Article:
Sketches of the Relations Subsisting Between the British Government in India: And the Different Native States (Classic Reprint)

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Excerpt from Sketches of the Relations Subsisting Between the British Government in India: And the Different Native States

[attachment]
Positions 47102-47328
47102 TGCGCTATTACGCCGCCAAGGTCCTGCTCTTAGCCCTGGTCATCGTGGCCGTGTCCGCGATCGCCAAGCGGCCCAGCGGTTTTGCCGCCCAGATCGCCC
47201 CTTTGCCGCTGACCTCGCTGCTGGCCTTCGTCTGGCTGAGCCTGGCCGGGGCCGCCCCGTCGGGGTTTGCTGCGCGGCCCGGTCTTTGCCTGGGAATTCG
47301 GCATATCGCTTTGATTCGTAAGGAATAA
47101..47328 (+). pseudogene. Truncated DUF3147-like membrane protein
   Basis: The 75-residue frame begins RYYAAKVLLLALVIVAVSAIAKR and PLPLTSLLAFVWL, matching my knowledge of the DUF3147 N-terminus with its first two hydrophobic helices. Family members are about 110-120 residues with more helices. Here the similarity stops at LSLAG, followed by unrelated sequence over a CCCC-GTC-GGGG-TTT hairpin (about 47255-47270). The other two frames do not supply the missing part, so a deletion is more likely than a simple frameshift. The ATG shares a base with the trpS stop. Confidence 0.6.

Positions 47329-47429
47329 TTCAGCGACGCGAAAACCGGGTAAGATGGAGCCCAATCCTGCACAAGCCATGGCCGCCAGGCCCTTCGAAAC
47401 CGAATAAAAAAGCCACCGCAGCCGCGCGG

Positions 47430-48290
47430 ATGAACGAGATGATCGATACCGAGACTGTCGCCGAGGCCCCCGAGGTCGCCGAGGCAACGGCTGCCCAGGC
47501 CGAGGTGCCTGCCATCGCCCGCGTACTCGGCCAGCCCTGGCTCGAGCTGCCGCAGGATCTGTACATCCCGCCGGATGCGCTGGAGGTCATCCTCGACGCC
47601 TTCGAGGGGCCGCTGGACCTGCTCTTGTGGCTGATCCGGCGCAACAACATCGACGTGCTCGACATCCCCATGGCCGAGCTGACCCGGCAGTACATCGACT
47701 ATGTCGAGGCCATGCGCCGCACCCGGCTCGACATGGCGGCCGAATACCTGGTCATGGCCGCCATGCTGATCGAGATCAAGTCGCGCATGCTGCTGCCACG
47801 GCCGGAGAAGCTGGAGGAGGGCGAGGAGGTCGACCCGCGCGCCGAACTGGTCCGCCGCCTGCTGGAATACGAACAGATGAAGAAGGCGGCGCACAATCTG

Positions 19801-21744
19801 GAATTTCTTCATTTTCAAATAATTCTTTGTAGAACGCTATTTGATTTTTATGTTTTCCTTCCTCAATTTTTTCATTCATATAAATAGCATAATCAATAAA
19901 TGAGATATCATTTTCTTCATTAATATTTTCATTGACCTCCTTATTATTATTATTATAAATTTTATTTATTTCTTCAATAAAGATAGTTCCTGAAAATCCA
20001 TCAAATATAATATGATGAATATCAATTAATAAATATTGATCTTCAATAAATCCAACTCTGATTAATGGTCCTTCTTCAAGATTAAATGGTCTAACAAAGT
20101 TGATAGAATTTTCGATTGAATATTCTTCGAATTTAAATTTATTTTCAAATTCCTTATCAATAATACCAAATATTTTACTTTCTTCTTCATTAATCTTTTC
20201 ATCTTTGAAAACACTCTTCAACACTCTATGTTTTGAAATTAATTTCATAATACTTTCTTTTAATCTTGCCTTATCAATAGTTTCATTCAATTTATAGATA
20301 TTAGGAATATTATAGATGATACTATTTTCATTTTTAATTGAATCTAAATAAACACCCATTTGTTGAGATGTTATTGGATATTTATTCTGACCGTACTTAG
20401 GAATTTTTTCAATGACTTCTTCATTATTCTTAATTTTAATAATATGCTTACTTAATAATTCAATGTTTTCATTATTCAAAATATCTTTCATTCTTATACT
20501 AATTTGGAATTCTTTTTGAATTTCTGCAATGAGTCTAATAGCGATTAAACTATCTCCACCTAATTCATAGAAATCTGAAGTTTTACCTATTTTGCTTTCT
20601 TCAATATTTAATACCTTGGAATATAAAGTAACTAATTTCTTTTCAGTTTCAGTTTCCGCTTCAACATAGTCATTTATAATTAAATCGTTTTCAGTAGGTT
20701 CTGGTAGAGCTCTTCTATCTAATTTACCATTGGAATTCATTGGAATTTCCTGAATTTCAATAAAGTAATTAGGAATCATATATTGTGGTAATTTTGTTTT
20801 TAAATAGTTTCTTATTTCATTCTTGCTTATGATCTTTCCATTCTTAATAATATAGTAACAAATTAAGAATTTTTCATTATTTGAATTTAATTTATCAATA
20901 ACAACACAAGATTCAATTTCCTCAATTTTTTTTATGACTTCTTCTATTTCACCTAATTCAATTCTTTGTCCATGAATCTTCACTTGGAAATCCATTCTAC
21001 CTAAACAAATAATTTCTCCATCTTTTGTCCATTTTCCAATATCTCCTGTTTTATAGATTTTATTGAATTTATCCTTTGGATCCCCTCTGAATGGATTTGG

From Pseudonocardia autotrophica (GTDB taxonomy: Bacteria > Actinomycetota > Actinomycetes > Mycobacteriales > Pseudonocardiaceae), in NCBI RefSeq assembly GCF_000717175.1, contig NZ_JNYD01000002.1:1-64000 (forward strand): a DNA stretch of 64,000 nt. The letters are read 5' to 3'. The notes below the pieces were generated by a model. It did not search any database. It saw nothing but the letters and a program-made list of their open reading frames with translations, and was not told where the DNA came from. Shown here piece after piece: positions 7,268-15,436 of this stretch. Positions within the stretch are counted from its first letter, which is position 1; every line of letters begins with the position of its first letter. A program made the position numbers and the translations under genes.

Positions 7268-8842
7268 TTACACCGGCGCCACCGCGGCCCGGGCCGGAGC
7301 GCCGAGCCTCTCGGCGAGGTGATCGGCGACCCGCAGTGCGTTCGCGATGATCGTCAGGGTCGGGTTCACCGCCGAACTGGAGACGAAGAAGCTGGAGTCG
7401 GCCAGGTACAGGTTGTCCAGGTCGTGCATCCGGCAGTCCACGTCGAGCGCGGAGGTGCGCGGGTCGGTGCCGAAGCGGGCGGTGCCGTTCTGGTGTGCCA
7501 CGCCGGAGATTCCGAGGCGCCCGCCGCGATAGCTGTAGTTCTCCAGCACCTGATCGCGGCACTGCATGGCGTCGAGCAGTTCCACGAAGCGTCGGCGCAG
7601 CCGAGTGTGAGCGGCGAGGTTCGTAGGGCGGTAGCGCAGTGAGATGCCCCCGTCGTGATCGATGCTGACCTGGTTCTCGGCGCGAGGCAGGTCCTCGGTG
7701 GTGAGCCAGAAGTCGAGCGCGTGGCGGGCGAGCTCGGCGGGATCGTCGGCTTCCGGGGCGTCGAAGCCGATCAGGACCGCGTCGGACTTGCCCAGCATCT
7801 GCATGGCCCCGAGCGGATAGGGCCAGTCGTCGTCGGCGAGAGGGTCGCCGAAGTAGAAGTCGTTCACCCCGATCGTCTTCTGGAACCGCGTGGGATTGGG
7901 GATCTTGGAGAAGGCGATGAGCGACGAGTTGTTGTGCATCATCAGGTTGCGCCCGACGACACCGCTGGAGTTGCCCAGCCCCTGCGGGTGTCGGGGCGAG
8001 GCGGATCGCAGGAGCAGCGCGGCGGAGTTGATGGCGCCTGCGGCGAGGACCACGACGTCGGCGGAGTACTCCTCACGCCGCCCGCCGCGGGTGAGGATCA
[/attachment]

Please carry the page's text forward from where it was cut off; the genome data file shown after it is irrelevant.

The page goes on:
The Hindoos, of whom the great majority of our army consists, have no national cause of their own to support, nor is there any period in their history to which they can revert as furnishing them with any thing national. India, under its Hindoo dynasties, was apparently split into numerous petty states, each contending with the other for supremacy, some of them obtaining it for a time, and extending their empire over tracts of country equal to European kingdoms of the first magnitude. But these have ages ago passed away; the Hindoo of the present day knows not to which dynasty his forefathers belonged, nor does he care. He belongs himself to some great class or portion of the Hindoo people. The religion and privileges of that class are things very sacred in his eyes; and these give to him and to them a separate political existence, which is unconnected with Government, and which is apparently sufficient to all. The tribes accustomed to the use of arms either are, originally, or very soon became, distinct from the great body of the Hindoo people. Those who are disciplined in our ranks have undoubtedly a character which separates them in a great measure from their own families, and which unfits them in old age for those pursuits, and tranquil and domestic enjoyments in which their childhood was spent. They have but little interest in or concern with the form of our civil institutions; they are generally employ ed in camps, and separated from the great body of the people; and although they watch with interest and anxiety the effect of our administration on their own villages or possessions, yet this is the extent of their anxiety; and the most arbitrary Governments in India may calculate with certainty on implicit obedience and sup port from its mercenary soldiery in the most tyrannical of its mea sures towards its subjects. A great majority of the Hindoos in the Bengal army unfortunately belong to foreign possessions; they are more liable to be influenced by our political than by our domestic economy, and the former has been throughout our career lcss defined and worse regulated than the latter. The Hindoo sepoy of the Madras army is still further removed from the great body of the Hindoo people than his brother of Bengal. He is very gene rally of low caste, born and bred in camp. His regiment is his home, he neither knows nor cares for any other. It is a little moveable colony, separated in a great measure from every other regiment, and from the rest of the world. The Hindoo and Jew of' the Bom bay army, are perhaps less removed from civil life than the Madras soldier; but they too, that is, the Hindoos, are very often of sepa rate caste from the great majority of their fellow-countrymen, have no rights br privileges in civil society worth defending, and like the Madras sepoy, are satisfied with their condition in our army, because they have advantages there which would not belong to them elsewhere.

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